Pryor is an impressive physical specimen, measuring 6-foot-5 and 232 pounds and having been clocked at 4.36 seconds in the 40-yard dash. He's coming off his best season statistically at Ohio State, throwing for 2,772 yards and 27 touchdowns with 11 interceptions.

Given is size and speed, some believe he may end up being a wide receiver.

How long is Pryor’s NFL suspension?

He was suspended for 5 games – the same number of games he would have sat out had he returned to Ohio State.

Apparently there is no truth to the rumour that when Pryor heard he was drafted by the Raiders, he asked/begged that his suspension be doubled to 10 games.

With the NFL’s suspension, Pryor forfeits $110,000 of his $375,000 salary for 2011. He also can’t practice with the team. If he appealed, the sides may have settled and Pryor could have recouped maybe $25,000 plus in lost income.

Why did the NFL suspend Pryor?

The NFL feels that Pryor manipulated the draft system to avoid punishment by the NCAA and to gain entry to the NFL. In so doing, he undermined the integrity of the draft.

More please

He initially planned to spend his senior year at Ohio state and as a result missed the regular draft.

After the NCAA handed down its 5 game suspension, Pryor manipulated the system to get tossed off the team with a view to making himself eligible for the Supplemental Draft. Among other things, Pryor hired an agent and refused to cooperate with the NCAA.

The NFL wanted to protect the integrity of the draft process. And likely protect and preserve its relationship with the NCAA, its farm system.

What does the NFL hope to accomplish with Pryor’s suspension?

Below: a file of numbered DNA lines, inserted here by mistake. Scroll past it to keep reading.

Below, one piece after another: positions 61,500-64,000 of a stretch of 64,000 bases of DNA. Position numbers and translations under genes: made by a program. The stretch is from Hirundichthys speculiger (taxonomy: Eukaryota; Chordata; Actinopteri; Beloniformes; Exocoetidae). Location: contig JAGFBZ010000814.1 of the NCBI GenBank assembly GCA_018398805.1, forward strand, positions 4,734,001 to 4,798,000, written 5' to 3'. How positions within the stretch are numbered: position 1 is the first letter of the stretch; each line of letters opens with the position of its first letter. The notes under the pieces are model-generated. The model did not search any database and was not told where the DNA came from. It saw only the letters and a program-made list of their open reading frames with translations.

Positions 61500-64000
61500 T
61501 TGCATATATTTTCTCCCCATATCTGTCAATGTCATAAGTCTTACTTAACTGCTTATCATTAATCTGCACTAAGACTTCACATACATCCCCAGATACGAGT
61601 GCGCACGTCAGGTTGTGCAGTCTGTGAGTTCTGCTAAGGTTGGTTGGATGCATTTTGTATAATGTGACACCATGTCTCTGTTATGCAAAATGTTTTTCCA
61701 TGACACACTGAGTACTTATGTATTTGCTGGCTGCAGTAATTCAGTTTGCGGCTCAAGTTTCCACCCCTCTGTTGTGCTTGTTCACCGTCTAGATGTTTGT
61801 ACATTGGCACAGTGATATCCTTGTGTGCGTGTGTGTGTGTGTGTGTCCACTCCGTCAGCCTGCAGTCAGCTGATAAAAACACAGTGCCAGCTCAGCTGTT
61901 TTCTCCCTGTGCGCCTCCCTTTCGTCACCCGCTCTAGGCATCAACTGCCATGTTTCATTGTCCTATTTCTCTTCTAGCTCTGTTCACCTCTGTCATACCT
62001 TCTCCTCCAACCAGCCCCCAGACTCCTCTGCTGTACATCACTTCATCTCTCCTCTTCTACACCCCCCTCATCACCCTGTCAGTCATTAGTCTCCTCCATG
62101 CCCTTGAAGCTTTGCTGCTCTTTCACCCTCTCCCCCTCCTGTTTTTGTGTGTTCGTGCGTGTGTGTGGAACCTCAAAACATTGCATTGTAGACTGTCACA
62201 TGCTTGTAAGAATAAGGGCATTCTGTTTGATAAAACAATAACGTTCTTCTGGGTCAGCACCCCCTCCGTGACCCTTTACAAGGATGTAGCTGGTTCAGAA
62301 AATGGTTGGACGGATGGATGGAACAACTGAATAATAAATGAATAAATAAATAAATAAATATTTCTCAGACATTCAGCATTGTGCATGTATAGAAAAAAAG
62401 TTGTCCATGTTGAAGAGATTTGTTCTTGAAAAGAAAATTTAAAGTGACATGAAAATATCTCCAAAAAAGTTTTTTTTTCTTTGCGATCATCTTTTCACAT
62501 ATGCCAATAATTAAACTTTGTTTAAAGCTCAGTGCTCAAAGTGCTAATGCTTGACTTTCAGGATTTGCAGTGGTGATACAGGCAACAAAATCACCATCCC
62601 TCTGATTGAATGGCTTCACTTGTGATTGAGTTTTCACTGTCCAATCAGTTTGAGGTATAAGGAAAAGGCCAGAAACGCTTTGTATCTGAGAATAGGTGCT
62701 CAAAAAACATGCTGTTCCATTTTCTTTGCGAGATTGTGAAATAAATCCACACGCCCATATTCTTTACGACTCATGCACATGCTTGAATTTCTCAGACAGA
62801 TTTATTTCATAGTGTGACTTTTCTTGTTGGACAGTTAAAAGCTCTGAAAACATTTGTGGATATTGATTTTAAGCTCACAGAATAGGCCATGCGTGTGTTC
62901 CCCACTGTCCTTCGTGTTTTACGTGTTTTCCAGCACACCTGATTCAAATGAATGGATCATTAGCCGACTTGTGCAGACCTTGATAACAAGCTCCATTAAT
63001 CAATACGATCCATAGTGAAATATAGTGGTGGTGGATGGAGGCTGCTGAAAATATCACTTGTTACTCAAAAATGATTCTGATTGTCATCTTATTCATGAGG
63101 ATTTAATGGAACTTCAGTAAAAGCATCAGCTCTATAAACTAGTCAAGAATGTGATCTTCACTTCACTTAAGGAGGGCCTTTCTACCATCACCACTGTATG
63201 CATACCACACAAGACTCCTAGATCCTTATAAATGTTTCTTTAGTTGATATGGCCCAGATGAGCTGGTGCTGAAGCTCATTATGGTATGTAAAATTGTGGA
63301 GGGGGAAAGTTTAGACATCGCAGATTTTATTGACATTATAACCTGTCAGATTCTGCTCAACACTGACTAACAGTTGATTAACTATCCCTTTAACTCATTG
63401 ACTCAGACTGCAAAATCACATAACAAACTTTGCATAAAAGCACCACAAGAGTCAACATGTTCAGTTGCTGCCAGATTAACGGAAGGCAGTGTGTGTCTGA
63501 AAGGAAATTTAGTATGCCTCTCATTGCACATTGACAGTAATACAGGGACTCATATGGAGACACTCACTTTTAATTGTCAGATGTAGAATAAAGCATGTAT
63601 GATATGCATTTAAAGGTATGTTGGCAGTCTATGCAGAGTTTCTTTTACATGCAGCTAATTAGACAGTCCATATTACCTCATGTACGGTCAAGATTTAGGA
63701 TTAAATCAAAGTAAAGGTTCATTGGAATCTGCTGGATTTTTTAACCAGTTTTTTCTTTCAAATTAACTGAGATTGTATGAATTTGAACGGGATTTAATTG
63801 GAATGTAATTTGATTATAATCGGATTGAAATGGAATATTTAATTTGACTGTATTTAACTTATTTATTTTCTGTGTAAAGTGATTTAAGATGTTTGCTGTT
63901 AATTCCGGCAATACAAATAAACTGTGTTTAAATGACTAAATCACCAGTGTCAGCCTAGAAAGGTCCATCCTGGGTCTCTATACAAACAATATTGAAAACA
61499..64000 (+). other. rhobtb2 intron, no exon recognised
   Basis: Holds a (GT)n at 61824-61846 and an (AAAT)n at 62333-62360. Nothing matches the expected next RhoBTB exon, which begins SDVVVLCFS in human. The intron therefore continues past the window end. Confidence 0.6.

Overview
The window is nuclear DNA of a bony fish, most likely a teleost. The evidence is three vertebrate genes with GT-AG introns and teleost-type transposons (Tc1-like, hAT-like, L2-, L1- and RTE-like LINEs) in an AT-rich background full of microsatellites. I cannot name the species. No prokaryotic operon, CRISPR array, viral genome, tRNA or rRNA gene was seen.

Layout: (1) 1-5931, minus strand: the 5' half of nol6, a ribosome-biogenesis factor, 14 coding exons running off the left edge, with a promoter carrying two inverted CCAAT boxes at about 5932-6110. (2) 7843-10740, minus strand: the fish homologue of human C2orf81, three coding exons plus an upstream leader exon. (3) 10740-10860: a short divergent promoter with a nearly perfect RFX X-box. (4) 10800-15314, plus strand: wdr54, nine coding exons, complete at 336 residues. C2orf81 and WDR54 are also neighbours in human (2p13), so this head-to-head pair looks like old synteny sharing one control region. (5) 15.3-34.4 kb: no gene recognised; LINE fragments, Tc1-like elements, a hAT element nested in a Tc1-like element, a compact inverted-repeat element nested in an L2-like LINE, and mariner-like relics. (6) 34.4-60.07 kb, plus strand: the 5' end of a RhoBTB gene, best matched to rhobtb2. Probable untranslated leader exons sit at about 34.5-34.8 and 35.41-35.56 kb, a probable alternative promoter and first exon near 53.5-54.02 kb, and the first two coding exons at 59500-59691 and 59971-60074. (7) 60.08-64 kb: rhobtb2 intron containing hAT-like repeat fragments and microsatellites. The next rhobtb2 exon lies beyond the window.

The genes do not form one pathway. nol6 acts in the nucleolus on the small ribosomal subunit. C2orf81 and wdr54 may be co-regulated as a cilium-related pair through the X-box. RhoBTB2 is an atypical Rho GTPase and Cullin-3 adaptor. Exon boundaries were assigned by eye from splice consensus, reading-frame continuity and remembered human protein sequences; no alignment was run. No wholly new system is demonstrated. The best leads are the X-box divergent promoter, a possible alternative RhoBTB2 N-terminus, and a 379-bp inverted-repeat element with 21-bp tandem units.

The NFL is hoping the suspension will discourage future college players who violate NCAA rules from trying to use the NFL as a means of escaping punishment.

The NFL doesn’t want players to get themselves kicked off college teams if they have committed an NCAA violation, signing with agents, and requesting draft eligibility for the Supplemental Draft.

What was the legal basis for the NFL suspending Pryor?

So where does the authority to suspend Pryor come from? According to NFL spokesman Greg Aiello, it comes from Article 8.6 of the NFL Constitution and By-Laws.

It provides that the “Commissioner is authorized…to take appropriate steps as he deems necessary and proper in the best interests of the league…whenever any party or organization not a member of, employed by, or connected with the league or any member thereof is guilty of any conduct detrimental either to the league, its member clubs or employees, or to professional football.”

So Pryor’s actions of manipulating the draft system undermined the integrity of the draft, which Goodell saw as “conduct detrimental” to the league. That enabled him to act and suspend Pryor.

The CBA does not contain any express provisions regarding the ability of the NFL to impose suspensions on players based upon the manner in which they attempt to secure eligibility for the Supplemental Draft. Still, they have broad rights under the Constitution.

What Did Goodell write in his letter to Pryor?

In a letter to Pryor, Goodell wrote as follows: